Now that women’s economic empowerment is on the agenda of such diverse actors, we need to make sure that the right laws, policies, resources and social norms are in place to enable women’s concrete enjoyment of their rights. As Gita Sen has argued, “winning the struggle over discourse is only the first step.” In moving forward, advocates of women’s economic empowerment need to scrutinize the extent to which women are able to enjoy not only an equal right to work, but also their rights at work. Women’s economic empowerment cannot mean factories that collapse on their workers, casual work in global value chains with low wages, no right to social protection and conditions that quickly lead to “burn out”. Nor can it mean an extended “double shift” made up of paid work added to an unchanged load of unpaid care work.
Demotix/Shafiqul Alam (All rights reserved)
Bangladesh's garment industry is that country's largest employer of women, but do the conditions and wages of this mode of employment, or other predominantly female-held economic roles throughout the world, constitute real empowerment for women?
Taking this agenda forward is not easy in a context marked by recurrent financial crises, structural inequalities and the ever-expanding role of globalized corporate interests. In the aftermath of the 2008 global economic crisis, for example, there has been backsliding in women’s rights due to ostensibly “gender-neutral” fiscal policies. Austerity measures in the United Kingdom, for example, have had a disproportionate impact on women’s employment—who make up two-thirds of the public sector work force—and have eroded women’s financial autonomy.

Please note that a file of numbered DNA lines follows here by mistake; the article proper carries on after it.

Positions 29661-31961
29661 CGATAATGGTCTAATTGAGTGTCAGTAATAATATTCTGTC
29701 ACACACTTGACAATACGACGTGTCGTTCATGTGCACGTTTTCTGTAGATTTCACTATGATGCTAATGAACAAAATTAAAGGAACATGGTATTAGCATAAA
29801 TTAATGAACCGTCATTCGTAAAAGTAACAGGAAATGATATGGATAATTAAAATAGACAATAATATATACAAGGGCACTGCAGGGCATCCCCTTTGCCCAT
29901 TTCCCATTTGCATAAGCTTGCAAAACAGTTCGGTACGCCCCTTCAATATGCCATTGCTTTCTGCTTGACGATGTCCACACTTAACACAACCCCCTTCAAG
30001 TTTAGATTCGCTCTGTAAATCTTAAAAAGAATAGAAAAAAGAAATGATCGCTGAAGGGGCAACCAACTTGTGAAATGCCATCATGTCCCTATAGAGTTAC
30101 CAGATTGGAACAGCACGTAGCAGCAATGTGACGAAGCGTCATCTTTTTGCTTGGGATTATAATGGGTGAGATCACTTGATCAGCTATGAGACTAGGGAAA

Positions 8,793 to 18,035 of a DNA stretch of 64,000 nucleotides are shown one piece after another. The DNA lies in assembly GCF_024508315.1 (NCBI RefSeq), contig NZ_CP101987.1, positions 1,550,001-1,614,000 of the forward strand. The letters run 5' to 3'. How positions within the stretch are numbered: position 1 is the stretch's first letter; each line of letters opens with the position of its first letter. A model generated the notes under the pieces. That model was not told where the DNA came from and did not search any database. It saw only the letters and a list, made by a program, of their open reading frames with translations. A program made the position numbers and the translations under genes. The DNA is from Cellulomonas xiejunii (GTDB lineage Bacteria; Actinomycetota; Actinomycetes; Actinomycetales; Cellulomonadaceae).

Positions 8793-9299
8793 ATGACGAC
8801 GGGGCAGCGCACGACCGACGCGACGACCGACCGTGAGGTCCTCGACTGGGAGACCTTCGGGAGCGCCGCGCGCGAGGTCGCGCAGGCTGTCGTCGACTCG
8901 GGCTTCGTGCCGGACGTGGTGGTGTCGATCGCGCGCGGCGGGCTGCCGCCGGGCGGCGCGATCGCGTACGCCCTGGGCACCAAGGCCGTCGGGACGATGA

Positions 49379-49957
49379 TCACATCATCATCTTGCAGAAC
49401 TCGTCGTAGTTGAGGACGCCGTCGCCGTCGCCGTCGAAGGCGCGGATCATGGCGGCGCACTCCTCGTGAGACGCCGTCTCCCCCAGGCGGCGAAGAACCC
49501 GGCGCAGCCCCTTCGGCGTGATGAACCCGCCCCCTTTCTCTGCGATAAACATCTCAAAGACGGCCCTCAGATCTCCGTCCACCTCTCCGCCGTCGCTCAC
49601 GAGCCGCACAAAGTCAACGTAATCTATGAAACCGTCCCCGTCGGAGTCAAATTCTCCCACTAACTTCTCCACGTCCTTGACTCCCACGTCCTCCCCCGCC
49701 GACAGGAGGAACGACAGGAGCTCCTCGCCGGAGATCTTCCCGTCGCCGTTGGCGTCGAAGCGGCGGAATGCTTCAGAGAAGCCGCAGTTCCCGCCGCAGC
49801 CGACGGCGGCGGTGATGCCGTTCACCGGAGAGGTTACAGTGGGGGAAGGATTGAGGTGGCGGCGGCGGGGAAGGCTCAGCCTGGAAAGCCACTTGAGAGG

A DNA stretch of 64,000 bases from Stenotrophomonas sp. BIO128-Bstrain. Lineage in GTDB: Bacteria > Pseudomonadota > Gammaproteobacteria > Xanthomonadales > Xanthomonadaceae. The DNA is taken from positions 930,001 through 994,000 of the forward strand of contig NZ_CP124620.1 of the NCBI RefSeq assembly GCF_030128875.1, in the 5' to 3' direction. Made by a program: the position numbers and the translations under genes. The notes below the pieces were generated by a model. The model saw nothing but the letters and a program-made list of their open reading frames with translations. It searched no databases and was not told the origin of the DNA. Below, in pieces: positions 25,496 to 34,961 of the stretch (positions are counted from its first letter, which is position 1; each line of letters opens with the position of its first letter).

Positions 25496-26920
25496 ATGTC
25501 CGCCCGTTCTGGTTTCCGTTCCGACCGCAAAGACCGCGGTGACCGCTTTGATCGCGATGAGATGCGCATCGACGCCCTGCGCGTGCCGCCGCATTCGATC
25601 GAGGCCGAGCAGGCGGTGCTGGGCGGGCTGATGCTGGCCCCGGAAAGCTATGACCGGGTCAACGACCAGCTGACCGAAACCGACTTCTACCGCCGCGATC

However, as we show in Progress, there have also been many positive developments over the past decade that show how women’s rights to work and at work, as well as their access to social protection, can be realized. In Brazil, for example, women’s labour force participation rose from 54 to 58% between 2001 and 2009, and the proportion accessing jobs with social security increased from 30 to 35%. In India women’s organizations have worked with government at multiple levels to enforce the application of the state minimum wage in the National Rural Employment Guarantee Scheme (NREGS), with positive “knock-on” effects on the wages paid to women agricultural workers in the vicinity. In a rising number of countries, in Latin America and the Caribbean (e.g., Chile, Mexico, Ecuador and Uruguay) and in East Asia and the Pacific (e.g., South Korea), significant progress has been made in expanding the reach of accessible and affordable early childhood education and care services.
Undoubtedly there are multiple synergies between women’s rights and broader prosperity—women’s concrete enjoyment of their rights to work and their rights at work also makes good economic sense. Investing in quality and affordable care services, for example, has the potential for a triple dividend: supporting and reducing the unpaid care work carried out disproportionately by women; contributing to the flourishing of children and care-dependent adults; and generating decent employment opportunities for paid care workers. But to make this happen, organizations of care workers and also of care-users need to be able to monitor the quality of services offered, the working conditions of care workers and the ways in which the funds allocated to the programme are spent. This highlights the broader issue of accountability for women’s rights that is a sine qua non of any agenda that is serious about empowerment, and the critical role of women’s collective action and participation in advancing rights. Now this would be an agenda worthy of the term women’s empowerment!